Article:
Don Ackerman. Wynn Kintz. Tom Schreck. Are they incompetent, corrupt, or merely the three blind mice masquerading as boxing judges? One thing is for certain, none of them should ever be allowed near a boxing ring, ever again.
In a sport like boxing, where judging is subjective and often difficult, disagreements over the outcome are inevitable. And boxing history is rife with corruption. Shocking, unjust decisions are as old as the sport.
Regardless, I can say with no ambiguity: The draw rendered on Saturday night at the Turning Stone Casino between Nicholas Walters and Jason Sosa is the worst boxing decision I have ever seen. It was as bad as a boxing decision can get.
I was in the front row of the press section for this fight, 15 feet or so away from the ring, and had Nicholas Walters winning every single round. Both reporters on my immediate left had the same score. The reporter seated immediately to my right had it 8-2, adding “I’m being very generous to Sosa to give him two rounds.” A bewildered Harold Lederman walked over to the press section and declared “That was a fraud. A definite fraud.”
The punch stats for the fight underscored what a complete and utter travesty this was. Walters out-landed Sosa in every round. He landed over a hundred more total punches than Sosa, 281 to 168. He connection rate was 45 percent to 19. In power punches, the disparity was even more significant. Nicholas Walters landed 225, 104 more than Sosa. Walter’s connection rate was 32 points higher than Sosa’s, 52 to 20.
Punch stats don’t always tell you who won a fight. But when one fighter has a 32 point advantage in power shots and 100 more total punches landed, there’s simply no way that the other fight can be viewed as the winner, short of scoring multiple knockdowns.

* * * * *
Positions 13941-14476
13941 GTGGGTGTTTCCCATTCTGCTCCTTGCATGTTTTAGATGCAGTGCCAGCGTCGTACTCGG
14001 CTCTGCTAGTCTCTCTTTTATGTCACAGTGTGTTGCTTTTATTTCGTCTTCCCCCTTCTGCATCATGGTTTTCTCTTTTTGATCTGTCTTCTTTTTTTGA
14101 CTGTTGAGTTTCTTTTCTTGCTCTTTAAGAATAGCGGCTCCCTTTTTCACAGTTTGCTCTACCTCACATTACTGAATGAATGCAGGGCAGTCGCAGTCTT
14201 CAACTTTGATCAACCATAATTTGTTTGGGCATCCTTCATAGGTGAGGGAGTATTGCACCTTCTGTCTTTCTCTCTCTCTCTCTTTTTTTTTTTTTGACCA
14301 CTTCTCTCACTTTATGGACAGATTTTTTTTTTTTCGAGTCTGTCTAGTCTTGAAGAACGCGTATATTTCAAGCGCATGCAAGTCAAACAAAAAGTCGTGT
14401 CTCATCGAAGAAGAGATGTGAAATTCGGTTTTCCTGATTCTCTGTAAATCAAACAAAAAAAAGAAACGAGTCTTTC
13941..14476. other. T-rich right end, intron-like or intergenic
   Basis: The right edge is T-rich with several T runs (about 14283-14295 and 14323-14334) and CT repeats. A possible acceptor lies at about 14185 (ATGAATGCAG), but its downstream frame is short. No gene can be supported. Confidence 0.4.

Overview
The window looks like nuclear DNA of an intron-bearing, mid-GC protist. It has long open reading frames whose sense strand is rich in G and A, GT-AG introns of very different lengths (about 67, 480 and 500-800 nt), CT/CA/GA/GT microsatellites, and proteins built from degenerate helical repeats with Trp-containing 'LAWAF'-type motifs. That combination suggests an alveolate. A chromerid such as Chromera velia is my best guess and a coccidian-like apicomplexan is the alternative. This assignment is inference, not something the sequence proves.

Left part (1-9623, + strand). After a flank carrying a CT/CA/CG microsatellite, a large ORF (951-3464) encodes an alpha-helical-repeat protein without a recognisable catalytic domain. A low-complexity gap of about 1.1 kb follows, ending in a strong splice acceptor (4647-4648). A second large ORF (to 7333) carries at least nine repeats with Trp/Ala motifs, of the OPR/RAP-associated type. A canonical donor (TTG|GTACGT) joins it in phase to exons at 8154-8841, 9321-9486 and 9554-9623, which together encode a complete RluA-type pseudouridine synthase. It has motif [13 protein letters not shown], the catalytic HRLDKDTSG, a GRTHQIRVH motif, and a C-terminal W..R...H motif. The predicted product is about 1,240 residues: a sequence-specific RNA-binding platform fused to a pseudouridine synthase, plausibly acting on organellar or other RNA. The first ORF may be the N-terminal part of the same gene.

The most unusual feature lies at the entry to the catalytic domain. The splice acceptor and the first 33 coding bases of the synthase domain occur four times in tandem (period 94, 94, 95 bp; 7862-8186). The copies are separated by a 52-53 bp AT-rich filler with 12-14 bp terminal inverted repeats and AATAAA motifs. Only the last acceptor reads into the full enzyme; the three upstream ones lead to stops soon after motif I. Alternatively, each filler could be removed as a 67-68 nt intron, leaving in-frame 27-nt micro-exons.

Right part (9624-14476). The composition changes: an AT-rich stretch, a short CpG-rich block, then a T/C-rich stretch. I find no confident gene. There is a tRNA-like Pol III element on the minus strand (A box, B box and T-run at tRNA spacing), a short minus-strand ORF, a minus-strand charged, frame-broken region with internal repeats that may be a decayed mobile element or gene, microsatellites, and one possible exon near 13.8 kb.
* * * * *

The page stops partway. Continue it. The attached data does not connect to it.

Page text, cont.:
Sitting ringside, I had a pretty good vantage point for assessing the quality of the punches. In this area, too, Sosa was thoroughly outclassed. Walters consistently pounded his body with thudding shots. I’d be very surprised if Sosa did not have blood in his urine the next morning. Walters landed the far better shots upstairs. Sosa landed only two or three truly significant punches throughout the entire fight.
Sosa deserves credit for showing up to win. He kept coming forward while absorbing some tough punishment. He’s an entertaining fighter. As the fight was winding down, I heard one writer comment that it was an entertaining one-sided fight and that Sosa was a guy who you’d want to watch again.
But a miscarriage of justice is a miscarriage, even if it benefits a game fighter. This decision was far worse than Timothy Bradley’s split-decision over Manny Pacquiao. It was worse than Julio Cesar Chavez’s draw with Pernell Whitaker. It was worse than Vitor Antuofermo’s draw with Marvelous Marvin Hagler or Paul William’s majority-decision victory over Erislandy Lara.
Those fights were all travesties. But none were as thoroughly one-sided as Walters-Sosa.
The one fight I can think of that was close to this bad was Courtney Burton’s split-decision win over Emanuel Augustus in July 2004. In that robbery, even referee Dan Kelly got in on the crime, giving Burton five minutes to recover from a clean body shot in Round 4 and deducting a point from Augustus in Round 8, for no good reason, and immediately after Burton had thrown three straight rabbit punches.
I hate to accuse judges of corruption. Scoring a fight is not easy and good judges can easily disagree with each other. But in this case, Ackerman, Schreck and Kintz are all either grossly inept or disgracefully corrupt. There’s no room for any other interpretation.